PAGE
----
A v a t a r s 9 8
Speaker's Page:
Glenn Kurtz

Designing Worlds Worth Visiting

Avatars98 Homepage
11 am - 12 noon PST
[7pm - 8 GMT]
Active Worlds

Glenn Kurtz
Stanford, New Media Profesor
Host, NetFuture Forum, SF

will instigate a debate on the topic:

The Internet is Full of Junk
(and there's no such thing as "content")

"The Internet is Full of Junk (and there's no such thing as 'content')" will discuss the role of user context in determining what is "junk" and what is "content." Although companies and individuals may have defined goals for their web sites, the significance and value of what they post is not determined by them, but by the users. This has profound implications for site design. Sites designed to broadcast content--whether for marketing purposes or for personal edification--will be less useful, and less powerful, than ones designed to facilitate user context. The goal of a site should not be "content," but functionality.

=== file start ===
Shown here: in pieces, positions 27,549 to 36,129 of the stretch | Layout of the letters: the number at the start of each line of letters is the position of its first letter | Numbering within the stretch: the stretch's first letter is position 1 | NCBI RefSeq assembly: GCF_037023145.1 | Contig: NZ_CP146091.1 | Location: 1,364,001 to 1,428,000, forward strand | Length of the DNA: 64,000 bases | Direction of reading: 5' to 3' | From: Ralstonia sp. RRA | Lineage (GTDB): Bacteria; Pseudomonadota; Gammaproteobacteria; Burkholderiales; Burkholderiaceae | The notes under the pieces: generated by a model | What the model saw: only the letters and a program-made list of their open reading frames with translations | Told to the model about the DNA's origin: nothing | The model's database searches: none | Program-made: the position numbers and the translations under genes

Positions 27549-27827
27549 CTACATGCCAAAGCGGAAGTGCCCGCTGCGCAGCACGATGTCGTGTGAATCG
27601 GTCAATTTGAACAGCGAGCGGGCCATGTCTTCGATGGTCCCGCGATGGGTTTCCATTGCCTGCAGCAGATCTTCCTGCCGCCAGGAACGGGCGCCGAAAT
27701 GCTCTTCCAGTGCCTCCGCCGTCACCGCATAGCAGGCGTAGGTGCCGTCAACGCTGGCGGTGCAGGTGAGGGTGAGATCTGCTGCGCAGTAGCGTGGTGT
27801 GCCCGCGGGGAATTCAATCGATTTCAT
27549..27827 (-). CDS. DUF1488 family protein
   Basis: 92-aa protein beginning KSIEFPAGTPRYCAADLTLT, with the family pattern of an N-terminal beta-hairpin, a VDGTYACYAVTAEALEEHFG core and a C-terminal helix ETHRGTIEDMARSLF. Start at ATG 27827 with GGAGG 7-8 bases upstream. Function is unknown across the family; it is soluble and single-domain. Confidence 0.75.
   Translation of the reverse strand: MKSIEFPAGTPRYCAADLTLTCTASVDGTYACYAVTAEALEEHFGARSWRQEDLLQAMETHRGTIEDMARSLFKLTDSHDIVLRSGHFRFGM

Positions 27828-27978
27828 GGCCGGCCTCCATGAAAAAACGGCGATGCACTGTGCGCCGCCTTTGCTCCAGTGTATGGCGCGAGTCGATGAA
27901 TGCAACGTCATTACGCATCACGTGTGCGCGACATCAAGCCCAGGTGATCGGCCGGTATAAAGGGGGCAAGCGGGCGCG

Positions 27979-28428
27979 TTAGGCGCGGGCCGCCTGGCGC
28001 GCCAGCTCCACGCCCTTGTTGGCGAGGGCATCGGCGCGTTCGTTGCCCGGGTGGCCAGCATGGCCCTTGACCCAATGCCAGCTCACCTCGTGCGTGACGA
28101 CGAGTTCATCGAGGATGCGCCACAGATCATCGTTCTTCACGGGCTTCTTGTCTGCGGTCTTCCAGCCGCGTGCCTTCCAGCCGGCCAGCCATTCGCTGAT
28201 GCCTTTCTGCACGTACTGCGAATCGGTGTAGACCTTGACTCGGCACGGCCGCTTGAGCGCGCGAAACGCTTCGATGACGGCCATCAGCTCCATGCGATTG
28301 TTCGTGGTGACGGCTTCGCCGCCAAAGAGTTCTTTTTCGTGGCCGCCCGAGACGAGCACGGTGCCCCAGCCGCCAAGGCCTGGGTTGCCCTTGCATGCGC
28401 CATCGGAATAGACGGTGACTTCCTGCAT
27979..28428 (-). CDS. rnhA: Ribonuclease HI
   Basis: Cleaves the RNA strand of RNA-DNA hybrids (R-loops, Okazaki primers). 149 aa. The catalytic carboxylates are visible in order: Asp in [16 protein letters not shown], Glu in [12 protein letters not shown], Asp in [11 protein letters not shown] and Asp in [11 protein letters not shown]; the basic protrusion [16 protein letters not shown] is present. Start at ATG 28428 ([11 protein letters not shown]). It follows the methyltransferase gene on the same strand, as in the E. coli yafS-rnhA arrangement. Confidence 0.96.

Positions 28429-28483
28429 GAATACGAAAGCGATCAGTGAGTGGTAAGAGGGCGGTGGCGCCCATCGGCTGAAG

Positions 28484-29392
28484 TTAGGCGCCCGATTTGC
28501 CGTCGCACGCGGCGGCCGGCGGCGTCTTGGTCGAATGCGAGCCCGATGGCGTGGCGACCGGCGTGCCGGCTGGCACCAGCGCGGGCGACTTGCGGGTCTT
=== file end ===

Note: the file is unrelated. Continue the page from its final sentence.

Glenn Kurtz has been teaching and writing about digital media since 1994, when he received his Ph.D. in Comparative Literature from Stanford University. From 1994 until 1998, he taught at San Francisco State Universityıs Multimedia Studies Program, where his courses in ³Multimedia Theory² and ³Emerging Forms in New Media² were among the first in the country to examine the cultural implications of digital technology. He now teaches new media at Stanford University.

Glenn also hosts the NetFuture Forum in San Francisco, a moderated lecture series addressing the social impact of networked technology, with prominent guests drawn from the companies, research institutions, and cultural organizations of Silicon Valley. His articles on digital media have appeared in Artweek magazine and online at Gamasutra, and he is a frequent speaker at conferences, most recently at Web98, the Web Design and Development conference. His consulting clients include Mediapolis, Inc., an internet development company in New York, and the San Francisco Museum of Modern Art.

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